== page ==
2 Feb 2014

Celebrating World Wetlands Day

Rice cultivation at a wetland in Madagascar (Roger Safford)
Rice cultivation at a wetland in Madagascar (Roger Safford)
By Martin Fowlie

February 2nd marks World Wetlands Day, the date of the adoption of the Convention on Wetlands in the Iranian city of Ramsar on the shores of the Caspian Sea (the so-called Ramsar Convention). This year the focus is on Wetlands & Agriculture: Partners for Growth, placing a focus on the need for the wetland and agricultural sectors (and the water sector) to work together for the best shared outcomes.

Wetlands provide vital benefits for millions of people, including food, fibre, flood protection, water purification and supply. Their importance is reflected in the designation of nearly 2,000 Wetlands of International Importance (or Ramsar sites) covering more than 191 million hectares. 

Wetlands have often been seen as a barrier to agriculture, and they continue to be drained and reclaimed to make farming land available. But the essential role of wetlands in support of agriculture is becoming clearer and clearer, and there are successful agricultural practices which support healthy wetlands.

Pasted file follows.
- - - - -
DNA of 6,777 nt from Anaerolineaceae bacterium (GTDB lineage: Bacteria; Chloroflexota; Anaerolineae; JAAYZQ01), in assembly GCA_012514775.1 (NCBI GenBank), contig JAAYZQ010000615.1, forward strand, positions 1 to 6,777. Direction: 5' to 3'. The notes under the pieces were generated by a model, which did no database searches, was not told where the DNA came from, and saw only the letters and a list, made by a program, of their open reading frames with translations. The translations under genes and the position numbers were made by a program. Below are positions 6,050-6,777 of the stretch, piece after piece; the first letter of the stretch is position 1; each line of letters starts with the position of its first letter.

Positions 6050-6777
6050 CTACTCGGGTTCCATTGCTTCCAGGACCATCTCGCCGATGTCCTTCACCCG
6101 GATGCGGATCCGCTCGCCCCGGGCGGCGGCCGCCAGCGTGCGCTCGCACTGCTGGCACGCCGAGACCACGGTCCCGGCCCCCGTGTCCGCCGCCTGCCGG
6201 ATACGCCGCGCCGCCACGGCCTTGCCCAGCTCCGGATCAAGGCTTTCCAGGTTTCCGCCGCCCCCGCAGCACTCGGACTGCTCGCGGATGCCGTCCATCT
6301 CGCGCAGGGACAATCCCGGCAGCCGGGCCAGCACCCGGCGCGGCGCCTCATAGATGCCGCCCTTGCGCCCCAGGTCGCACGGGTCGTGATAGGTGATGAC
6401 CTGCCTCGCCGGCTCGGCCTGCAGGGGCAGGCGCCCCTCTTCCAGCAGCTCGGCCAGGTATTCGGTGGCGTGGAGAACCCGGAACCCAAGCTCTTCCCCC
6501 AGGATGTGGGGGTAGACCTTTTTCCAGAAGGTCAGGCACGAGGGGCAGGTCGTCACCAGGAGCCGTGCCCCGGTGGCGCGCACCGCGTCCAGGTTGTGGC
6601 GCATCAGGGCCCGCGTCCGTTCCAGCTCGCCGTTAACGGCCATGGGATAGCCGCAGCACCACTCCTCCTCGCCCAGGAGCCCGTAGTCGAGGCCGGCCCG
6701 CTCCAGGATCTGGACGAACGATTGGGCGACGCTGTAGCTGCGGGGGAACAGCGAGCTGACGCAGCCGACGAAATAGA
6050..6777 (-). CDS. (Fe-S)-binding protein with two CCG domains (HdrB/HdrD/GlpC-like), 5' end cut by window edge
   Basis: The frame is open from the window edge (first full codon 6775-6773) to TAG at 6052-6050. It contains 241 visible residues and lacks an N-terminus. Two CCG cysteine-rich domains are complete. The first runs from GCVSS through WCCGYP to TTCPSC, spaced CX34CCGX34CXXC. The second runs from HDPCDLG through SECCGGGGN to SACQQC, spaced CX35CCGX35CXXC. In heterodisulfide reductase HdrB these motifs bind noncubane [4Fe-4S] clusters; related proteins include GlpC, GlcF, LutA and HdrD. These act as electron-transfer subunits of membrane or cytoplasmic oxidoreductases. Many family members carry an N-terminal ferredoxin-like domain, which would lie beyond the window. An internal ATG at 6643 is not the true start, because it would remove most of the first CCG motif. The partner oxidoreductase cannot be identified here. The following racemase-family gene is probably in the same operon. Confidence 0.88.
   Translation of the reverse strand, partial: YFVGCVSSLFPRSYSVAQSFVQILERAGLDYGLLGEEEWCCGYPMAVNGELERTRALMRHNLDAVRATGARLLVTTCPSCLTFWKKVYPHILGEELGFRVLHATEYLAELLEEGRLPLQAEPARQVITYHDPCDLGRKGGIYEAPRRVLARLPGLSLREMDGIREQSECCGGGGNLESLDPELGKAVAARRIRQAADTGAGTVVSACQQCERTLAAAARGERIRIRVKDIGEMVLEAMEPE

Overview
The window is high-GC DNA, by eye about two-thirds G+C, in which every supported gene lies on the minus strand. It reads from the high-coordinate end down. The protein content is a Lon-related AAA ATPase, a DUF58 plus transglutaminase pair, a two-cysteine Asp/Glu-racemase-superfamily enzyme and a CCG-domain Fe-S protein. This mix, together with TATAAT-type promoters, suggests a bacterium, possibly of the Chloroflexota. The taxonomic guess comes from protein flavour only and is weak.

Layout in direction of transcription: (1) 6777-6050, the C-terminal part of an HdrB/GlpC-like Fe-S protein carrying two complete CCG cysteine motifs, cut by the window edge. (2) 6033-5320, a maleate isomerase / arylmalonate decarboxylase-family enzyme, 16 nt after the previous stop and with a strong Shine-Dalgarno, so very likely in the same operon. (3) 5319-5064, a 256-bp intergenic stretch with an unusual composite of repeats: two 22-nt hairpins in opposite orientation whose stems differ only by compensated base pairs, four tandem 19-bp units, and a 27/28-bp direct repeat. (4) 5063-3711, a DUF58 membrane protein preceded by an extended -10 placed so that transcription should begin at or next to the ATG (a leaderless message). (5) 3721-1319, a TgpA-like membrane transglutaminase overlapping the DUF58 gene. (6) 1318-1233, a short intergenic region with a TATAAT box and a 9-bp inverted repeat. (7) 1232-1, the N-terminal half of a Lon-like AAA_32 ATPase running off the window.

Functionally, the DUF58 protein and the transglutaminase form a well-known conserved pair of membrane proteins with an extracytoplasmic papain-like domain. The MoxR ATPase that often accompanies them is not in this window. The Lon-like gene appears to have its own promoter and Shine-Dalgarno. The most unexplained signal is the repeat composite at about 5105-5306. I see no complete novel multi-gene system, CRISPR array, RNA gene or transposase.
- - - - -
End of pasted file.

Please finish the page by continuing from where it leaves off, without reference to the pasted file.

Food production needs to increase by 60% to feed a growing global population that could exceed nine billion people by 2050. Agricultural water consumption is estimated to increase by 19%, with much of the increased demand being for irrigation in areas which are already water-scarce.

Agriculture’s growing demands for water and land are increasingly threatening the future of wetlands. The drainage and conversion of wetlands for cultivation or aquaculture are highly visible examples; equally harmful is the widespread use of pesticides and fertilizers which contribute to wetland pollution. 

Successful agricultural practices that support healthy wetlands include water efficient irrigation systems and drought-tolerant crops. Organic farming and other practices that reduce water pollution can also help maintain healthy wetlands. 

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Wetlands are diverse habitats that are extremely important for biodiversity; waterbirds such as herons, egrets, swans, ducks and geese, and waders use wetlands during the majority of their lifetime. At least 12% of all Globally Threatened Birds depend on wetlands. The most important types of wetlands for these birds are lakes and pools; rivers and streams; bogs, marshes and swamps; and coastal lagoons. Wetlands make up a high percentage of Important Bird and Biodiversity Areas mainly due to their importance for large congregations of waterbirds.

The Ramsar Convention has become one of the most important global mechanisms for BirdLife Partners in their national work with many Partners having contributed to the designation of IBAs as "Wetlands of International Importance" in their countries.